Critical security issues caused by improper access controls in a WordPress plugin designed for GDPR cookie compliance have been resolved, but hundreds of thousands of websites may still be vulnerable to attack.
The GDPR Cookie Consent plugin, offered by developer Cookie Law Info through WebToffee, has been designed to help ensure websites are compliant with the EU’s General Data Protection Regulation (GDPR); specifically, obtaining consent for cookies from visitors, the creation of a Privacy & Cookies Policy page and the enablement of banners showing compliance.
The plugin accounts for over 700,000 active installs according to the WordPress library.
On January 28, NinTechNet researcher Jerome Bruandet discovered a vulnerability affecting GDPR Cookie Consent version 1.8.2 and below.
The security flaw, of which a CVE number has been requested, is a critical issue caused by missed capabilities checks, leading to authenticated, stored cross-site scripting (XSS) and potentially privilege escalation.
A vulnerable AJAX endpoint is the root cause of the problem, in which a failure to implement checks meant that three actions were exposed: get_policy_pageid, autosave_contant_data, and save_contentdata.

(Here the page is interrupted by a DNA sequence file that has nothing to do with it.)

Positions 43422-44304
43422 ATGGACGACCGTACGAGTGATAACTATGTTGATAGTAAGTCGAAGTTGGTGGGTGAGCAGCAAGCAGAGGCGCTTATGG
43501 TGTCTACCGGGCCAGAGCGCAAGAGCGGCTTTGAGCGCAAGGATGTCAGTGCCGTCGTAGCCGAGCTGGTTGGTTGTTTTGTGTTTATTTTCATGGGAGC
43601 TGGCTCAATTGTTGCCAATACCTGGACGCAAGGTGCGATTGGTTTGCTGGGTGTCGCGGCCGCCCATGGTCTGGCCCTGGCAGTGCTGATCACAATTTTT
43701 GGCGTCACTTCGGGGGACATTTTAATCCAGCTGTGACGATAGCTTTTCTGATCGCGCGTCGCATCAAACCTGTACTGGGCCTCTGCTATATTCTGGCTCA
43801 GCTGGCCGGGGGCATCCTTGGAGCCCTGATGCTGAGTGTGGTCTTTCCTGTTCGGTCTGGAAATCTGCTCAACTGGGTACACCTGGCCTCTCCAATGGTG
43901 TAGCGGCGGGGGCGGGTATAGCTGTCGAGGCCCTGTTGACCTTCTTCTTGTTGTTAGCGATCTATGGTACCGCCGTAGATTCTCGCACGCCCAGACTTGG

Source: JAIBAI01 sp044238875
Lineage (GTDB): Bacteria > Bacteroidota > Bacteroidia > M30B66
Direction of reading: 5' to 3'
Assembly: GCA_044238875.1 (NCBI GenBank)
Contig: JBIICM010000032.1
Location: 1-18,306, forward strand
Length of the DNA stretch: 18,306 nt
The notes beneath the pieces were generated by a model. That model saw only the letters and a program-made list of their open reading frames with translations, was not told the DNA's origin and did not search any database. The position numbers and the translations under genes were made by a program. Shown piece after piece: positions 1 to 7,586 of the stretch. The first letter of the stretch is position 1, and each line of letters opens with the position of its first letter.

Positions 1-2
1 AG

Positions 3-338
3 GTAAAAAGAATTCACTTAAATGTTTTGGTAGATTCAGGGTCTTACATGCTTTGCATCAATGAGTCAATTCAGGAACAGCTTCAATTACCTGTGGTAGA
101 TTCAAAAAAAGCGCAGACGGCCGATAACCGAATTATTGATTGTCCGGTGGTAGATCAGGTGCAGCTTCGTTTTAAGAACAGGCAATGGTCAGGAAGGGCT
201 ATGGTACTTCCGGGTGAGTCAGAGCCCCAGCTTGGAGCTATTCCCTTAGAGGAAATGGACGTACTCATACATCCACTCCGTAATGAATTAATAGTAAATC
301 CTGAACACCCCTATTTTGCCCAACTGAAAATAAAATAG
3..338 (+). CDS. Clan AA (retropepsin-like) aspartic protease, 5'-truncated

According to WordPress security organization WordFence, “because the AJAX endpoint was intended to only be accessible to administrators, the vulnerability allows subscriber-level users to perform a number of actions that can compromise the site’s security.”
Malicious payloads could then be executed that load when http:// websitename /cli-policy-preview/ is visited by members of the public.
In addition, save_contentdata is intended for use in creating or updating the post used for the policy page, and so exposure could permit attackers to change the post content in a number of different ways.
“An authenticated user such as a subscriber can use it to put any existing page or post (or the entire website) offline by changing their status from “published” to “draft,”” Bruandet said.
It may also be possible to use this action to delete material or inject content including “formatted text, local or remote images as well as hyperlinks and shortcodes,” the researcher says.
The severe vulnerability was reported to the developer on February 4. The plugin was temporarily removed from the WordPress.org directory pending a fix on February 8. A patch was made available two days later and was pushed to plugins.svn.wordpress.org.
It is recommended that GDPR Cookie Consent plugin users make sure they are using the latest version of the software, 1.8.3, to stay protected. At the time of writing, 64.5 percent of users have updated — with thousands of websites left to go.
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